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Things to Do

The Weekend It List: June 21-23

Your time off is precious.

We happen to spend our on-the-clock hours combing through the many options NYC has to offer, so let us help you maximize those days off. Every week, we distill the very best the weekend has to offer.

And, to have the Weekend It List delivered to your inbox, sign up at amny.com/weekend.

sea it.

The Mermaid Parade is back in full swim
Photo Credit: Getty Images/Stephanie Keith

The Mermaid Parade is back in full swim on Saturday, when sparkles, fins and pasties take over Coney Island's boardwalk. 

With sun and temperatures near 80 degrees, it's promising to be a perfect day at the beach for those who turn out to Surf Avenue for the whimsical event, which kicks off at 1 p.m.

This year, Arlo and Nora Guthrie, Woody Guthrie’s children, are “King Neptune” and “Queen Mermaid” respectively, meaning they'll lead the parade and help founder Dick Zigun "open" the ocean for the summer.

Before you head out, there's a lot you should know, including where to stand, what to bring, and how to get the most out of the parade, so we spoke with Zigun for some expert tips.

Most importantly, go expecting to have a fin-tastic time.

eat it.

Photo Credit: Bruce Gilbert

You've probably had Laotian food and don't even know it. 

Dishes from the small Southeast Asian nation are often sold in restaurants specializing in food from its "country cousin," Thailand. Because the Thai tongue is more formal, according to chef Soulayphet Schwader of Khe-Yo in TriBeCa, “Thai culture is taking credit for a lot of dishes that are considered truly Laotian.”

So what is it? Deth Khaiaphone, a Laos-born pastry chef consultant, describes Laotian cuisine as "vibrant, complex, packed with herbs, with spice and bitterness, and made distinctive because the primary base seasoning in Lao food is padaek,” a fermented fish sauce marinated in salt and rice husks. And unlike the omnipresent jasmine rice in Thai restaurants, Laotian food usually features sticky rice.

If you haven't had a true Laotian cuisine experience, try tum mak hoong — papaya salad. Often spicy, the Laos version is made with julienned papaya marinated in fish sauce and mixed with cilantro, peanuts and carrots. Or try Laap, or larb, a popular meat salad typically made with ground chicken, beef or pork, fish sauce and herbs, served with sticky rice.

watch it.

There's something to be said about an indie
Photo Credit: Courtesy of Kino Lorber

There's something to be said about an indie flick that revels in its independent spirit. At BAMcinemaFest, the offerings aren't mainstream Oscar bait made for an eight-figure budget that masquerade as something they are not.

The movies you'll find here may be fronted by high-profile, albeit rising, talent, but they were still brought to life outside of the major film studio wheel. The festival has locally filmed offerings -- like "So Pretty," about a group of trans and queer artists — and noteworthy premieres — like Nick Kroll's "Olympic Dreams" and Jeff Goldblum's "The Mountain" (pictured). 

BAMcinemaFest takes over Brooklyn Academy of Music with screenings and director chats scheduled through Sunday. 

tag it.

New York graffiti artists' journeys from the streets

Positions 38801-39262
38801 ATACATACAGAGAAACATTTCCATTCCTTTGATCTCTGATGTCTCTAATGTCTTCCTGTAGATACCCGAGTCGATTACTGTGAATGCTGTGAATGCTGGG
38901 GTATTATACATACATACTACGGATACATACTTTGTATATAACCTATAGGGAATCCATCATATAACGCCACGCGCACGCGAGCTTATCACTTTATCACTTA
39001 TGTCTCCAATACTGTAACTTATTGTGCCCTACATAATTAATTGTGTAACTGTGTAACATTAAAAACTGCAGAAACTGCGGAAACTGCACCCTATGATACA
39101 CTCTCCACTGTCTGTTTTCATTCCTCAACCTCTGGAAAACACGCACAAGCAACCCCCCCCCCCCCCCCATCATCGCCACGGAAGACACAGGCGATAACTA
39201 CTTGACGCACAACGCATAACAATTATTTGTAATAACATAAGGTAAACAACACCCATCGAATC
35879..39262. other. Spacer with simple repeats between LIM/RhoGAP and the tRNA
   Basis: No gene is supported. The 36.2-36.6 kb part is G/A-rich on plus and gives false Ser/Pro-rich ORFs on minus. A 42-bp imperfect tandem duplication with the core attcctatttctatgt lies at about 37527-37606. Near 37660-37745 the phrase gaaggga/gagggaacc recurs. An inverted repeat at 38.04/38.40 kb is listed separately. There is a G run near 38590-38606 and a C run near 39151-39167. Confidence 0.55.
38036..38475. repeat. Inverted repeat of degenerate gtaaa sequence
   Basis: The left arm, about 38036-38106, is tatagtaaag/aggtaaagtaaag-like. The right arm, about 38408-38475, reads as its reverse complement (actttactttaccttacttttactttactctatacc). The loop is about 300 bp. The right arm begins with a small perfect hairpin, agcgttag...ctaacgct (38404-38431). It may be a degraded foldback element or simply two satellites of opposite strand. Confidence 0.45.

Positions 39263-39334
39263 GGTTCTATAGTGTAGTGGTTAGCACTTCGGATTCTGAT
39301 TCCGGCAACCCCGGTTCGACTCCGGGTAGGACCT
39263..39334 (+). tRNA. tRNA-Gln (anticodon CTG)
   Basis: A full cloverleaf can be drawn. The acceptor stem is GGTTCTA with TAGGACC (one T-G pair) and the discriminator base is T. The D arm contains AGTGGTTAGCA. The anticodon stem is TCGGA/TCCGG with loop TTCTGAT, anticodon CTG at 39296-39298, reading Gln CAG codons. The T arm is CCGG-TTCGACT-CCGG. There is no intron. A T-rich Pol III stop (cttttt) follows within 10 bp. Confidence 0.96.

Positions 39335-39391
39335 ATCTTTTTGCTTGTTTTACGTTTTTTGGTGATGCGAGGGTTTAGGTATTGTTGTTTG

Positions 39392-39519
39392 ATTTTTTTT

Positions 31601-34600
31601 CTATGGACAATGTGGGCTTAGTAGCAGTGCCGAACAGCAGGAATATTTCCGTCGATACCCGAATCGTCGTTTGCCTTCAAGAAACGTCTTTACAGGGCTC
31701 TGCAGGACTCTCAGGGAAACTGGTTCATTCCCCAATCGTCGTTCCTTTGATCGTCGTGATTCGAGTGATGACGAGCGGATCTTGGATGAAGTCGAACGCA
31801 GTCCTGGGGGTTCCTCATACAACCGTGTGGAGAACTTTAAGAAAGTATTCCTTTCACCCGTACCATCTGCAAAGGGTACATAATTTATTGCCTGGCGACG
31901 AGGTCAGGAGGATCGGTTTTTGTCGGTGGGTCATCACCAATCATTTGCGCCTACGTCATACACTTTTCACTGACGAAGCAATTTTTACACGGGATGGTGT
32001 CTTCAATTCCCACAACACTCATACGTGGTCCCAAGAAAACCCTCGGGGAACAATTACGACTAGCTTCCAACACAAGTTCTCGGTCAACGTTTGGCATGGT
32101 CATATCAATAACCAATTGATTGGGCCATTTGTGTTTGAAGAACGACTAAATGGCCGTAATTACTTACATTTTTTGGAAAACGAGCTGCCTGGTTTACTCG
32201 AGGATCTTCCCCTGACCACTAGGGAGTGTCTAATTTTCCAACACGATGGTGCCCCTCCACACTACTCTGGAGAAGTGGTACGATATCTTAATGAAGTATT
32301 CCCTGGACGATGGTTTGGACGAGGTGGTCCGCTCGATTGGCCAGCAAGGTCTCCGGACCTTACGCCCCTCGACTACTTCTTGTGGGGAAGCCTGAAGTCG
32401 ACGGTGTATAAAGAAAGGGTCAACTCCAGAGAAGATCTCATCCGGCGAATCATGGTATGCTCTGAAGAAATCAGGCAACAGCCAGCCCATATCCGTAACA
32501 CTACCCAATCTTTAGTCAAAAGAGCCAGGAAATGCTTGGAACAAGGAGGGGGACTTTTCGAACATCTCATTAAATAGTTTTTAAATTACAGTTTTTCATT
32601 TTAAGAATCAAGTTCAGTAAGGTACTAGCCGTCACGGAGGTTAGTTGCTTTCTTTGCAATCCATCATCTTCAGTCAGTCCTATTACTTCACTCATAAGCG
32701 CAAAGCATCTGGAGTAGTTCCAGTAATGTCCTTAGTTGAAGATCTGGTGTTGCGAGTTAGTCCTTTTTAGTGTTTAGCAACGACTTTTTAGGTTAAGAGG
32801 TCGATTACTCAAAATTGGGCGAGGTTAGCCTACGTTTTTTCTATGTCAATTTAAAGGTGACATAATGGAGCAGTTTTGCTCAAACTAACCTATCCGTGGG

Photo Credit: Corey Sipkin

New York graffiti artists' journeys from the streets to the studio are being celebrated at a new exhibit opening Friday in Williamsburg.

"Beyond the Streets: Vandalism As Contemporary Art" features artists such as BLADE, Lady Pink, TATS CRU, Lee Quinones, Keith Haring, Jean-Michel Basquiat, Shepard Fairey and Dabsmyla (their art is pictured) in the most visual way possible — with their work spread across more than 100,000 square feet, including two floors.

Paintings, drawings, sculpture, photos and installations from more than 150 artists take over the space, giving the public a close-up view of their talents.

Graffiti has come a long way from "an art form created by young people for young people and now you see it in museums everywhere," artist Steven Ogburn, aka BLADE, said at Wednesday's preview.

See for yourself — the exhibit opens at 25 Kent on Friday.

explore it.

With skies clearing after a dreary few days
Photo Credit: Getty Images/Spencer Platt

With skies clearing after a dreary few days of rain, this weekend is the perfect time to explore what New York City's neighborhoods have to offer. And if you haven't been to Downtown Brooklyn lately, you'll find an eclectic neighborhood that's experienced great residential and business growth in recent years.

Head over to the Brooklyn War Memorial at Cadman Plaza Park, where you can catch some rays on the lawn in the shadow of a massive memorial dedicated to the 300,000 Brooklynites who served in World War II. You can get some shopping in at the stores at City Point, including the chic HiO and Danish favorite Flying Tiger, before walking over to the New York Transit Museum to view the subway cars of old New York.

There's tons of dining options after you've worked up an appetite. You can get a scrumptious bite and a craft beer at Circa Brewing Co., or stop at The Commons Cafe if you're more in the mood for a coffee and pastry. If you can't decide what to eat, the DeKalb Market Hall at City Point is a fruitful stop. There you can find everything from tacos to ribs to pierogies and beyond. And of course, don't miss a chance to stop at Junior's for a slice of world-famous cheesecake.

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